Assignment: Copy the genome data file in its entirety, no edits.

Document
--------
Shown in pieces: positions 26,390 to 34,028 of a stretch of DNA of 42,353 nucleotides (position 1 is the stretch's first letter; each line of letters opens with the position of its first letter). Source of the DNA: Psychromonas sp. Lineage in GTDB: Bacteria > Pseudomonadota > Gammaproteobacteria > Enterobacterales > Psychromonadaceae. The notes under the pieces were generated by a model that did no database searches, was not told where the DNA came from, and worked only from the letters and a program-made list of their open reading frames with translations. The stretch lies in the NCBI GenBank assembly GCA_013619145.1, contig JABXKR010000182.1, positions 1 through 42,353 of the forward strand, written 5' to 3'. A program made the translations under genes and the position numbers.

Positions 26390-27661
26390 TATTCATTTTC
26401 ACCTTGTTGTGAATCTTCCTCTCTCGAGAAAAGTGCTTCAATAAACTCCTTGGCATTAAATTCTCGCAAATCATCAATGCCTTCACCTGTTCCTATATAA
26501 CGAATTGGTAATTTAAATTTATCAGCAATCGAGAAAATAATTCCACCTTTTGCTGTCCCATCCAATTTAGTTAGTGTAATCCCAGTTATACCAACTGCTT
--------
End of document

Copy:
Shown in pieces: positions 26,390 to 34,028 of a stretch of DNA of 42,353 nucleotides (position 1 is the stretch's first letter; each line of letters opens with the position of its first letter). Source of the DNA: Psychromonas sp. Lineage in GTDB: Bacteria > Pseudomonadota > Gammaproteobacteria > Enterobacterales > Psychromonadaceae. The notes under the pieces were generated by a model that did no database searches, was not told where the DNA came from, and worked only from the letters and a program-made list of their open reading frames with translations. The stretch lies in the NCBI GenBank assembly GCA_013619145.1, contig JABXKR010000182.1, positions 1 through 42,353 of the forward strand, written 5' to 3'. A program made the translations under genes and the position numbers.

Positions 26390-27661
26390 TATTCATTTTC
26401 ACCTTGTTGTGAATCTTCCTCTCTCGAGAAAAGTGCTTCAATAAACTCCTTGGCATTAAATTCTCGCAAATCATCAATGCCTTCACCTGTTCCTATATAA
26501 CGAATTGGTAATTTAAATTTATCAGCAATCGAGAAAATAATTCCACCTTTTGCTGTCCCATCCAATTTAGTTAGTGTAATCCCAGTTATACCAACTGCTT